Dehydroepiandrosterone-Induced Phosphorylation and Translocation of FoxO1 Depend on the Mineralocorticoid Receptor
Abstract—In humans, dehydroepiandrosterone (DHEA), with its sulfate, is the most abundant adrenal steroid, whereas the rat adrenals are not capable of synthesizing this steroid. Circulating concentrations of DHEA sulfate lie in the millimolar range and those of DHEA in the subnanomolar range. DHEA exerts protective potential during vascular remodeling, although the underlying mechanisms of this protection are imperfectly defined. We hypothesized that physiological doses of DHEA alter signaling pathways that are of central importance for vascular integrity. We exposed human endothelial cells, vascular smooth muscle cells, and fibroblasts to DHEA (10−6 to 10−10 mol/L) and observed a dose- and time-dependent increase of extracellular signal-regulated kinases 1 and 2 activation. Similar results were observed in rat vascular smooth muscle cells. In addition, in rat vascular smooth muscle cells, we found altered phosphorylation and cellular translocation of the transcription factor FoxO1. Pharmacological blockade of the mineralocorticoid receptor (MR) with eplerenone or small interfering RNA-mediated MR-silencing prevented DHEA-induced extracellular signal-regulated kinase 1/2 phosphorylation and its effects on FoxO1. Of note, in a cell-based MR transactivation assay, we did not find any agonist effect of DHEA on MR activity. We conclude that DHEA induces early signaling events in vascular cells that might underlie the DHEA-mediated protection against vasculopathies. These effects are dependent on the MR, although the finding that DHEA fails to act as a direct MR agonist suggests that additional signaling proteins are involved. In this regard, DHEA may either interact with coeffectors to modify MR activity or serves as a ligand for a yet unknown receptor that might transactivate the MR.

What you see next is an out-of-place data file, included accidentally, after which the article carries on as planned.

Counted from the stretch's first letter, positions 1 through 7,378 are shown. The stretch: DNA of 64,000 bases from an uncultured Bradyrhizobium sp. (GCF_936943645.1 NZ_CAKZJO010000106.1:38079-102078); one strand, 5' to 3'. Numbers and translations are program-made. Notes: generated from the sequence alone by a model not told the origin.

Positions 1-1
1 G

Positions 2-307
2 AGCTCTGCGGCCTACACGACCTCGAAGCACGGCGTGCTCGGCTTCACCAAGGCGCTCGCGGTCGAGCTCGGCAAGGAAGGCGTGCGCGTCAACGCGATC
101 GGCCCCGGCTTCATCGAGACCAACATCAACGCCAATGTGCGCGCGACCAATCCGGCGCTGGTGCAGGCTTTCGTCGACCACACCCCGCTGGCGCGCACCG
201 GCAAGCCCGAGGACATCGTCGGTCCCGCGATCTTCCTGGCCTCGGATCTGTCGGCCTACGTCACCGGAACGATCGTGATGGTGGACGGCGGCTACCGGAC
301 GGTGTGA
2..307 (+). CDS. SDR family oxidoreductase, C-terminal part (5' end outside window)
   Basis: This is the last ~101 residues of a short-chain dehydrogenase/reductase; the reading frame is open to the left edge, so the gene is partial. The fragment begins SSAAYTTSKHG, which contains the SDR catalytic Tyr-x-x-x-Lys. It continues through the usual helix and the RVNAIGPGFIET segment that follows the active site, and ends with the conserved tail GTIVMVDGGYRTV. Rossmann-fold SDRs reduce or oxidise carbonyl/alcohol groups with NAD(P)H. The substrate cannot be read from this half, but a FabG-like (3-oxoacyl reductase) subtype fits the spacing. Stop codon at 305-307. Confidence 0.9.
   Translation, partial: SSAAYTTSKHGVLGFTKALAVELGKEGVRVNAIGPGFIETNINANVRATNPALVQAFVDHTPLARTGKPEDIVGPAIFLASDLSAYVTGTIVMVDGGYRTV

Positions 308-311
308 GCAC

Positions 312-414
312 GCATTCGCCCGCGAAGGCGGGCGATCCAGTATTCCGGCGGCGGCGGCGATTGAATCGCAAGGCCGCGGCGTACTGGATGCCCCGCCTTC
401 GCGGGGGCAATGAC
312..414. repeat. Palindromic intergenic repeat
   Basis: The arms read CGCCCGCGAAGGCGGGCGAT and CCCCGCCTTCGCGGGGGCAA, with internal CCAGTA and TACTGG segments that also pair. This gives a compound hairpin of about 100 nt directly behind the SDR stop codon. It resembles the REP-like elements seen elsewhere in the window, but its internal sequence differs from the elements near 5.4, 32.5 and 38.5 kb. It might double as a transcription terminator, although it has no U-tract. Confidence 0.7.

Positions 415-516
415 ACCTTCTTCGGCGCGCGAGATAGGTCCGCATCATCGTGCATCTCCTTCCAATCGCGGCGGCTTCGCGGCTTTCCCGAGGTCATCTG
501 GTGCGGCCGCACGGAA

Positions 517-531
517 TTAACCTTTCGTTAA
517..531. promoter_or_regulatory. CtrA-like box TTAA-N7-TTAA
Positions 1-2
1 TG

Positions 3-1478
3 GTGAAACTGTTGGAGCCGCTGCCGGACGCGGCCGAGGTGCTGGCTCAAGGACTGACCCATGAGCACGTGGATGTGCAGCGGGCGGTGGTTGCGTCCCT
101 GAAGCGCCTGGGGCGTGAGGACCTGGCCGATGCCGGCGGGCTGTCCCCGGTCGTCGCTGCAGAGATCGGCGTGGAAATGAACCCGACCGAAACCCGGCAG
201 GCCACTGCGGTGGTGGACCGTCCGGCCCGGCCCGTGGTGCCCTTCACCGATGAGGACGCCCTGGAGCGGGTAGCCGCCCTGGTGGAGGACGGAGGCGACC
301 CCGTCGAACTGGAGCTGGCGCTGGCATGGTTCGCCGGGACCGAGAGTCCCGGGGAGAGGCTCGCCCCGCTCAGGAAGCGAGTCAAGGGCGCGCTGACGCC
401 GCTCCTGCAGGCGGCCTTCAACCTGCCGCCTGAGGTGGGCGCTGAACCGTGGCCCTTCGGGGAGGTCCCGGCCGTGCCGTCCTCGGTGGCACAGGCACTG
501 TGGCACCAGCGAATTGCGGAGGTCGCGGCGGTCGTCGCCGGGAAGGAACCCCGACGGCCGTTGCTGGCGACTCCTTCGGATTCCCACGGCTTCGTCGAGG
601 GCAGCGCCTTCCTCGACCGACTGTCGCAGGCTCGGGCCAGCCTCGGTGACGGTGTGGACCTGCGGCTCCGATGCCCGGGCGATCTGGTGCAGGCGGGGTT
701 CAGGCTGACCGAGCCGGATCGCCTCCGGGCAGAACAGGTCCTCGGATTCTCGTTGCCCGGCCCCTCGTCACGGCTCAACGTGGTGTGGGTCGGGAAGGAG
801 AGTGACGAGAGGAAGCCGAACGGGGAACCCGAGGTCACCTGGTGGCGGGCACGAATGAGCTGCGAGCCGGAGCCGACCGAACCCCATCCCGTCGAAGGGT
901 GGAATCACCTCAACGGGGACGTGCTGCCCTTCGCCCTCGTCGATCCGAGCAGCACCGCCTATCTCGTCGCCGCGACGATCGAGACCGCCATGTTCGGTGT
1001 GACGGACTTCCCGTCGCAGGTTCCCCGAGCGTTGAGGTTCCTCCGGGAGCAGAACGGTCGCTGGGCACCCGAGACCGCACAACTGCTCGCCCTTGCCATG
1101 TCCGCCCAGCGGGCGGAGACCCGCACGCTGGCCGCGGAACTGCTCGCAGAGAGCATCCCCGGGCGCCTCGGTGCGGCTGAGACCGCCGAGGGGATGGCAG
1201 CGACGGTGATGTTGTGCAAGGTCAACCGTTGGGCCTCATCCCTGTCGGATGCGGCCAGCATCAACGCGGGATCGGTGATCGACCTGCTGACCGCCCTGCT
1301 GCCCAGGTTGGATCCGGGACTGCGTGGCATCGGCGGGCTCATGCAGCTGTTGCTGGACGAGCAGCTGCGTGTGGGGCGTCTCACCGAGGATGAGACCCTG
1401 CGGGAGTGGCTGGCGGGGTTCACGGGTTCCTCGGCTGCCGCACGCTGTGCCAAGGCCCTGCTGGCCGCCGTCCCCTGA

- Received February 7, 2011.
- Revision received March 8, 2011.
- Accepted June 21, 2011.
- © 2011 American Heart Association, Inc.